Commercial

The big question now with the commercial launch of the service is when the service will see the light of day on commercial airlines. On this issue, Butler said, “We have done a lot of testing of SwiftBroadband. In many cases, this is going to be an OEM [original equipment manufacturer] fit. We would expect Boeing and Airbus to fit them as part of cockpit communications. We could see commercial revenues being generated before the end of this month, as some of the beta test and trial terminals convert to being fully-functional terminals, but really introducing it this week is important for 2008. I would expect to be reporting revenues in our half-year results next year. At that time, there would have been some installations. Airlines like Ryanair, who announced a year ago that they were going to have a very high-profile fleet roll-out, will begin the installations on their aircraft in November. That will start to generate revenues early next year. This is not going to be a slow burn, but it will be difficult for us to quantify how much is going to be used. The revenue generating capability will be there from early next year.”

Issues

The enhanced service capabilities should also make it much attractive to airlines. Butler commented, “One of the biggest issues for a broadband aeronautical service is travelling between spot beams – so that when you have a connection, it is handed seamlessly between spot beams without dropping the connection or losing data speed. We have covered that from a technical perspective. I think the real challenge for us now is managing the usage of our network as we migrate towards IP. We have BGAN, we now have SwiftBroadband, and FleetBroadband is launched in less than a month’s time. As soon as we can get more of our traffic on IP, we can get much greater efficiency of the network.”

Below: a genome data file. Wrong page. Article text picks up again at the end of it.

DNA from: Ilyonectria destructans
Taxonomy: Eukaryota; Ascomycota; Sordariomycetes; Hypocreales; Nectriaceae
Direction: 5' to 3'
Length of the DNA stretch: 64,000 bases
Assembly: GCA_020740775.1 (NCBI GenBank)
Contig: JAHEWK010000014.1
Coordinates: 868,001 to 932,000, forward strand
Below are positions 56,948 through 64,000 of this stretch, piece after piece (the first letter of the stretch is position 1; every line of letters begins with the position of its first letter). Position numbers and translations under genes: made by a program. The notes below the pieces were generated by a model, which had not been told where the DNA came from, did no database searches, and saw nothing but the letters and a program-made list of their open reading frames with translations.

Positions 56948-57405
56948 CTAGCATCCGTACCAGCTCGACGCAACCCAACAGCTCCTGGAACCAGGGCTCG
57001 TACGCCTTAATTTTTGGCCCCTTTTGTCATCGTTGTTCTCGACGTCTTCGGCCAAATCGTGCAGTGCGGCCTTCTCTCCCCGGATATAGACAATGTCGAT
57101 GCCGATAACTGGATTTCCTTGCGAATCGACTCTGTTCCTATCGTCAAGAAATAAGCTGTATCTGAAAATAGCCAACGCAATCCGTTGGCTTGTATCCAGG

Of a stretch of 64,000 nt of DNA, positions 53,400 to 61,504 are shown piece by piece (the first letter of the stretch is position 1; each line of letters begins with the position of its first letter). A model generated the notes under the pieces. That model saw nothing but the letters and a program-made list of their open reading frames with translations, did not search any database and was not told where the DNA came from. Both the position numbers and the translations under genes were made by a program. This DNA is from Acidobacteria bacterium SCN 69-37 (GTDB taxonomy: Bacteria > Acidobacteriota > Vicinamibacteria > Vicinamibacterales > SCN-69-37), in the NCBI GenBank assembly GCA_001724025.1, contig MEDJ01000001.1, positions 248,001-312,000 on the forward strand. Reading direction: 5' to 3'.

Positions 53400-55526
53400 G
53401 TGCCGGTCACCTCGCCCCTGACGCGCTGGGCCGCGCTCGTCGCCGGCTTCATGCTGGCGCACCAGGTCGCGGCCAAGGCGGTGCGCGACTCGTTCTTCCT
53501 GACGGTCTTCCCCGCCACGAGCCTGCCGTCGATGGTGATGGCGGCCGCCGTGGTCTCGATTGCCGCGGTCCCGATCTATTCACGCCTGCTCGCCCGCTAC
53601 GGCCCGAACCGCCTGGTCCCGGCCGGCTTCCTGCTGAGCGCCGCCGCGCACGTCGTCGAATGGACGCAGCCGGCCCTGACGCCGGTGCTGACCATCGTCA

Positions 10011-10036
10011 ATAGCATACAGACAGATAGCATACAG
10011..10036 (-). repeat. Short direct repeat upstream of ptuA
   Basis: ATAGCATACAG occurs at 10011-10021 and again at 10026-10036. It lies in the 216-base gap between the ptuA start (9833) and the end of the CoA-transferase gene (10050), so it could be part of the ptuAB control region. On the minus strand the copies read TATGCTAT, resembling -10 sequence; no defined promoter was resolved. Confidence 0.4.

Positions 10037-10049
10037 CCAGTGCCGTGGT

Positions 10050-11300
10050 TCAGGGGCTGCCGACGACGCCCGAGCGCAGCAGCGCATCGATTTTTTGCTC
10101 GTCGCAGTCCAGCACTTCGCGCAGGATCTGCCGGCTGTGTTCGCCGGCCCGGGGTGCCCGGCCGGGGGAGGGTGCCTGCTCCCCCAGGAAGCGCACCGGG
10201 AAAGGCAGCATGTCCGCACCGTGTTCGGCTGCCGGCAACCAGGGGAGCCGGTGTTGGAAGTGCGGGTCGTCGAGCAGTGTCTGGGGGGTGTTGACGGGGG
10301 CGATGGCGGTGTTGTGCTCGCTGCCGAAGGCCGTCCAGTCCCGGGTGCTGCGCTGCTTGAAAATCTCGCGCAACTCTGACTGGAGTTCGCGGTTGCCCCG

Butler believes the aeronautical market could prove a lucrative one for the operator. He said, “Gene Jilg, our CTO, has always maintained that we would not have an aeronautical business if we did not have maritime. We are able to do a lot for the aeronautical segment because we have this installed base of other services. Over the last six to seven years, aeronautical services contributed about three to four percent of our revenues. Today, it is at least six percent of our revenues, and I think SwiftBroadband could be the catalyst for that to expand. We know there is huge latent demand. We have a cost-effective communications tool, which will allow us to unlock, for the first time, the commercial airline market. This is a significant inflection point for us, and that is why we are excited about this launch this week.”